December 5, 2007 |
A dozen 2008 pickup trucks and vans earned top safety scores in government crash tests released Tuesday. The top-scoring pickups in 2008 include: Chevrolet Silverado 1500, Dodge Dakota, GMC Sierra 1500, Honda Ridgeline, Mitsubishi Raider and Toyota Tacoma. Among vans, the National Highway Traffic Safety Administration gave the highest scores to the Chrysler Town & Country, Dodge Grand Caravan, Honda Odyssey, Hyundai Entourage, Nissan Quest and the Kia Sedona.
August 24, 2000 |
Federal auto safety officials will ask Mitsubishi to vouch for the quality of cars it has sold in the United States, after the auto maker's parent company admitted to systematically concealing consumer complaints in Japan. The National Highway Traffic Safety Administration was preparing a letter to Mitsubishi Motor Sales of America, posing questions about the safety of cars sold to Americans. NHTSA has no evidence that Mitsubishi had failed to report problems with its cars to U.S. authorities.
November 25, 1989 |
A federal safety agency has upgraded investigations into reports of front-end failures in certain General Motors pickup trucks, seat belt failures in some Chevrolet Camaros and Pontiac Firebirds and power-seat fires in certain Ford Tauruses and Thunderbirds. The National Highway Traffic Safety Administration also said it was intensifying two separate investigations into possible defects in the anti-lock braking systems of 1985 through 1987 BMWs and 1988 and 1989 Jaguar XJ-6s.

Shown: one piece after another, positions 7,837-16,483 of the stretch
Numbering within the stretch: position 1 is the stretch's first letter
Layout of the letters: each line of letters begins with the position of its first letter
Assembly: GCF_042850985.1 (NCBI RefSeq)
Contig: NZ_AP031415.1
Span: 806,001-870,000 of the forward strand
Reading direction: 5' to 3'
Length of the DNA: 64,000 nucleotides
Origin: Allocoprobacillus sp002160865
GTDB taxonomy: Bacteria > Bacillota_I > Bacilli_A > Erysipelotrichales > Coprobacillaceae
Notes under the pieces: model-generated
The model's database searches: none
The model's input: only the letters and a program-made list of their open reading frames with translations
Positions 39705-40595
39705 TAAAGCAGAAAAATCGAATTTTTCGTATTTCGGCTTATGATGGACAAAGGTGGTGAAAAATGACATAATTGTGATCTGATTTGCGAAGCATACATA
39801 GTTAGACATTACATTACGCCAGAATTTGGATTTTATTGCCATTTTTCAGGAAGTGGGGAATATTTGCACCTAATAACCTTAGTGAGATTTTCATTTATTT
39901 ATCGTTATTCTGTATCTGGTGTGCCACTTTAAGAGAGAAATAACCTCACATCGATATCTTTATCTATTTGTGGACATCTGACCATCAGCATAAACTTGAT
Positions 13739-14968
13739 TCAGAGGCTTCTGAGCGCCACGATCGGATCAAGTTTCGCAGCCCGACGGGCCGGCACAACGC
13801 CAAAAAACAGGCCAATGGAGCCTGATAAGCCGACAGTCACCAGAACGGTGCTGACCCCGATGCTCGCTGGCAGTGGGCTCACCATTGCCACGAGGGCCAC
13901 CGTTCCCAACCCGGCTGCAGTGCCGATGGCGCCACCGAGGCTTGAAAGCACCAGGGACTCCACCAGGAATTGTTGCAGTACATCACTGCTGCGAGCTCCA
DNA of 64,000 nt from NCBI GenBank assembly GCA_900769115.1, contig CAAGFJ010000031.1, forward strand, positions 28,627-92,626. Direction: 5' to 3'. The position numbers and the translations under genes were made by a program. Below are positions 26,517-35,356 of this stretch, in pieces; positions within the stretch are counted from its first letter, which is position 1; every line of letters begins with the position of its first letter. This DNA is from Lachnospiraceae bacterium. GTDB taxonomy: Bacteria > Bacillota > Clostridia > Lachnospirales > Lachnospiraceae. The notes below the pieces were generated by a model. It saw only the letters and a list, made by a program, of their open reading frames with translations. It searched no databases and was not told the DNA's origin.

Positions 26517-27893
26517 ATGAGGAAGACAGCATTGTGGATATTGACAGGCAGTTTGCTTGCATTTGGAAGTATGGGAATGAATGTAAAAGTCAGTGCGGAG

November 15, 2005 |
The government has opened an investigation of the Chrysler Town & Country and Dodge Grand Caravan minivans after receiving complaints about failure of front air bag crash sensors. Models made by Mercedes-Benz and Hyundai Motor Co., meanwhile, are under separate investigations for potential defects, officials said Monday.
December 12, 2000 |
Bridgestone/Firestone Inc. said Monday that its investigation into catastrophic tire failures has neither cleared its own factory workers nor the Ford Explorer truck, which has been involved in dozens of fatal accidents while using Firestone tires. Federal regulators began four days of talks Monday with Ford Motor Co. and Bridgestone/Firestone, hoping to home in on the cause of accidents involving tread separations of Firestone tires that have left at least 148 people dead.
July 28, 1995 |
Side-impact protection will be required on vans, light trucks and sport-utility vehicles starting in 1998, the National Highway Traffic Safety Administration said Thursday. These vehicles "are the station wagons of the 1990s, carrying families as commonly as cargo. Buyers expect these passenger-car substitutes to have the same safety features," NHTSA Administrator Ricardo Martinez said. Side-impact protection will be required in the vehicles starting Sept. 1, 1998, the agency said.